“I’ll know it when I see it!” Many software specifications should simply make that statement and call it a day. Spending a lot of time at the beginning of a software project trying to precisely define software behavior and appearance is often a waste. Let me tell you a story.
I once reported to the president of a mid-sized firm (about 300 people). He was one of the most driven people I’ve ever met — laser-focused and hard to please. One thing about his style was particularly interesting. He wasn’t very good at clearly describing what he wanted our software to do. However, once he got to see and touch working software, he would quickly tell me what he liked and what I had to change.
We were working on touch-activated devices like touch pads and touch screens. We wanted the control software to work well with standard Windows and Macintosh software not just applications specifically written for touch devices. Given the state of the computer industry in the 1990’s, this proved to be quite a challenge.
It Can Be Stressful
We’d go back and forth, round and round, until he got his hands on something he liked. We produced some great software but it was nerve-racking at times. He found it much easier to judge an actual result — “I like it.” or “I don’t” — than to describe an expected result — “I want it to do this and look like that”.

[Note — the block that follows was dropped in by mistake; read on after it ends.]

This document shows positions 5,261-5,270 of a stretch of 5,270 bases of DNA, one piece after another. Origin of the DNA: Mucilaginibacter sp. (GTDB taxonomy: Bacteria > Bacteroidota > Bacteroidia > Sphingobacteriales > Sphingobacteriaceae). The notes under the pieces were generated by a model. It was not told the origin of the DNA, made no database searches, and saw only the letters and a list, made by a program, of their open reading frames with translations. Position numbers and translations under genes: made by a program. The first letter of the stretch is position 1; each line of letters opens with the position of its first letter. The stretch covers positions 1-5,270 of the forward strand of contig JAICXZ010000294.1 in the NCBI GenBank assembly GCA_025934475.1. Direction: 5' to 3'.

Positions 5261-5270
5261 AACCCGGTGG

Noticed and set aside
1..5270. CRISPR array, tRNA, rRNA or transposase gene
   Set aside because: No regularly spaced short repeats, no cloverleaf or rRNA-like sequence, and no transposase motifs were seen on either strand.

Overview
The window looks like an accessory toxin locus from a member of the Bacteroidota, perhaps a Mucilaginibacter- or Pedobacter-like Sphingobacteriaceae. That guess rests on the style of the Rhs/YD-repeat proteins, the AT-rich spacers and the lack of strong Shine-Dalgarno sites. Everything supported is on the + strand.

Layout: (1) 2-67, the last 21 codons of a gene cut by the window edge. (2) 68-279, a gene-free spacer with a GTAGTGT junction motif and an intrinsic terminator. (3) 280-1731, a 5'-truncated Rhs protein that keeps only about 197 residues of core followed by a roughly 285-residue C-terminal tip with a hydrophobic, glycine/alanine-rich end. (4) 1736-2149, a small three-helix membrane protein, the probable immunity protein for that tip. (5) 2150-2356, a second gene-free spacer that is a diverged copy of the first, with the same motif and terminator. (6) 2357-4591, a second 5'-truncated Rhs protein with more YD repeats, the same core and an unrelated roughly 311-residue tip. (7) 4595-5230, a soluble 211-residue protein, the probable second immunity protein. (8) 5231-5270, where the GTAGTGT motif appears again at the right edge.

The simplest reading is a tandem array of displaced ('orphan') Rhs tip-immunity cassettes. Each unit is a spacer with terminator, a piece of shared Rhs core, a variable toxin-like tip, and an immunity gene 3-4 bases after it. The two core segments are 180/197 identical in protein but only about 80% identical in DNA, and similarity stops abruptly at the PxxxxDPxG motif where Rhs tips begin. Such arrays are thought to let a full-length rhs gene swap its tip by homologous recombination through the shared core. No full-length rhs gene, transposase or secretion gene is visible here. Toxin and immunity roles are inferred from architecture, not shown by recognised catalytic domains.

While this executive’s style may have been a little extreme, his approach is all too common. Many people have a difficult time describing what they want software to do — how they want it to behave. Yet, when they see and touch working software, they almost instantly love it or hate it.
I know from personal experience that defining the behavior of a software system in words and phrases cannot accurately convey the look and feel of the resulting software — then is gets worse. Even in situations where people believe they have a clear vision of what they want, by the time the software is delivered that vision may change — “…that’s what I said, but it’s not what I need now”.
What Should a Development Team Do?
I used to be a big fan of UML modelling — use case diagrams, activity diagrams, class diagrams, etc. Modelling can help the technical team to fully define and comprehend the behaviors of a complex system. Unfortunately, modelling does nothing to help the stakeholders and end users.
We need to deliver working software early and often instead. Get some aspect of the software into the hands of business people or customers as early as possible. It doesn’t have to be feature-complete, visually-elegant or bug-free. It simply needs to do enough to give people a sense of where the software is going and allow them to change its course.
What do you want from your favorite software package? I’ll know exactly what I want as soon as I see it.
photo credit: screenpunk via photopin cc